The Achilles tendon is the distal tendon of the gastrocnemius and soleus muscles

What are Achilles tendon disorders and what are their causes?

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Introduction to Achilles tendon disorders:

Posterior superficial view of the posterior leg/foot. Permission: Joseph E. Muscolino. The Muscle and Bone Palpation Manual, 2ed (2016), Elsevier.

Posterior superficial view of the posterior leg/foot. Permission: Joseph E. Muscolino. The Muscle and Bone Palpation Manual, with Trigger Points, Referral Patterns, and Stretching, 2ed. (2016), Elsevier.

The Achilles tendon is the common distal tendon attachment of the gastrocnemius and soleus onto the posterior calcaneus. Together, the gastrocnemius and soleus are known as the triceps surae group. The gastrocnemius has two heads proximally: a medial and lateral head; and transitions from muscular belly to tendon approximately halfway down the (lower) leg. The soleus on the other hand, transitions much more gradually from muscular belly to tendon and usually has muscle fibers that extend nearly all the way to the calcaneus. From a posterior perspective, the soleus is deep to the gastrocnemius; but from the lateral and medial perspectives, the soleus has a fair amount of superficial exposure. The principal action of the triceps surae group is plantarflexion of the foot at the ankle joint. The gastrocnemius also crosses the knee joint posteriorly and therefore flexes it.

The most common pathology of the Achilles tendon is Achilles tendinitis. Other disorders of the Achilles tendon are tendinosus, paratendinitis, bursitis and complete tendon rupture.

 

Causes of Achilles tendon disorders:

Achilles tendinitis most often occurs due to overuse of the triceps surae group contracting to plantarflex the ankle joint. In this sense, Achilles’ tendinitis can be considered to be an overuse condition. Plantarflexing the foot at the ankle joint is important for propulsion of the support limb during the toe-off phase of the gait cycle to push the body forward when walking (and running). Therefore, excessive walking or running, or any activity or sport that involves walking or running, is most commonly the cause of Achilles’ tendinitis. This often occurs when the client/patient has had a sudden increase in the amount of activity, especially if the sedentary client/patient begins an exercise program.

Another cause of Achilles tendinitis is overstretching the ankle joint into dorsiflexion. Ankle joint dorsiflexion occurs during the gait cycle in the support limb just before toe-off. Therefore, excessive walking and/or running can also precipitate Achilles’ tendinitis due to overstretching of the tendon. Especially problematic can be eccentric contraction of the triceps surae group under load, such as when lowering into a crouch/squat position while holding a heavy weight. This requires simultaneous contraction of the triceps surae as it is stretched into dorsiflexion.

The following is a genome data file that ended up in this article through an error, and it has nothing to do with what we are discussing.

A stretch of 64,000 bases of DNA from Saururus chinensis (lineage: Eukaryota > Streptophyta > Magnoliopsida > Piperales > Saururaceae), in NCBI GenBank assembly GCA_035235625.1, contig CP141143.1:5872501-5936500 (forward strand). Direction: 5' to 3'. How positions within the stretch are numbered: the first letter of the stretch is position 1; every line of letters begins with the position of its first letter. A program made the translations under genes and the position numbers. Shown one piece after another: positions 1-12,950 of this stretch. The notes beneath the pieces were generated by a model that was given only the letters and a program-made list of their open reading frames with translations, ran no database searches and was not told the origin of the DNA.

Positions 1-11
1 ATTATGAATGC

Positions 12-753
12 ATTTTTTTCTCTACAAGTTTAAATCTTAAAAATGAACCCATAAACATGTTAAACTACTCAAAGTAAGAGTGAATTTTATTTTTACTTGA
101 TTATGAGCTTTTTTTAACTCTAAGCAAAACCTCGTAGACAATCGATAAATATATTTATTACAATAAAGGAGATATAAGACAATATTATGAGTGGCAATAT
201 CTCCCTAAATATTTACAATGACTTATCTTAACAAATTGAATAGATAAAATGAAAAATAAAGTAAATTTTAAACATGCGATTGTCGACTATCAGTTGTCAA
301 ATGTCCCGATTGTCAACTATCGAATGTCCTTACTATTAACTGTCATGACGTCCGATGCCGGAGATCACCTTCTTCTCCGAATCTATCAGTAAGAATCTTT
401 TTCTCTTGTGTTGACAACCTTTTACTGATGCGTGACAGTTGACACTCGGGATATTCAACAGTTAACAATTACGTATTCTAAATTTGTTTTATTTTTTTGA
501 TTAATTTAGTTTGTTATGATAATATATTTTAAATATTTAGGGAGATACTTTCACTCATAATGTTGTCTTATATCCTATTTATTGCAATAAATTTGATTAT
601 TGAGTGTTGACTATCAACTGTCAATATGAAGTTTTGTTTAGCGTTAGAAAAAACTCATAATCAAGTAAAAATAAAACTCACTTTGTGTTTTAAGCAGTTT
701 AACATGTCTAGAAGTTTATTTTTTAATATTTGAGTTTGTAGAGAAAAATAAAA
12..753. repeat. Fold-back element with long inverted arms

Overstretching is especially likely to occur if the triceps surae / Achilles tendon complex is tight/taut. This can occur due to chronic use of high-heel shoes. Another factor is sleeping on one’s back with the sheets tightly tucked under the mattress; this holds the feet in a position of plantarflexion, which by adaptive shortening can then result in tight gastrocnemius and soleus. Further, as a general rule, the joints of the lower extremity are more interdependent than are the joints of the upper extremity. Therefore, if the sagittal plane range of motion of the hip or knee joints is decreased, the sagittal plane range of motion of the ankle joint tends to also decrease, resulting in increased tightness of all associated musculature, including the triceps surae group. Of particular importance to manual therapists, therapists who like to generate force when working on clients from their lower extremity in back and do so solely by pushing off (plantarflexing) at the ankle joint tendon to develop tight triceps surae musculature. Better is to bend (flex) the hip and knee joints and then also push off by extending the hip joint (utilizing the glutes and hamstrings) and extending the knee joint (utilizing the quadriceps femoris).

As we age, our tissues also tend to become less elastic/plastic, increasing the chance that stretching will irritate and inflame the Achilles tendon. Both contraction and stretch of the Achilles tendon will be more problematic if the client/patient is not adequately warmed up before activity, and/or the triceps surae group is overly fatigued. Being overweight further predisposes the client/patient toward developing Achilles’ tendinitis because it increases the stress load on the Achilles tendon, requiring a stronger contraction to push off and move more weight. And previous injury to the triceps surae / Achilles tendon complex usually results in increased baseline tone and fascial adhesions, which then predisposes them to further strain injury. Further, there is some evidence that chronic use of steroidal and NSAID medication can predispose the client/patient toward disorders of the Achilles tendon due to their deleterious effect on myofascial tissue.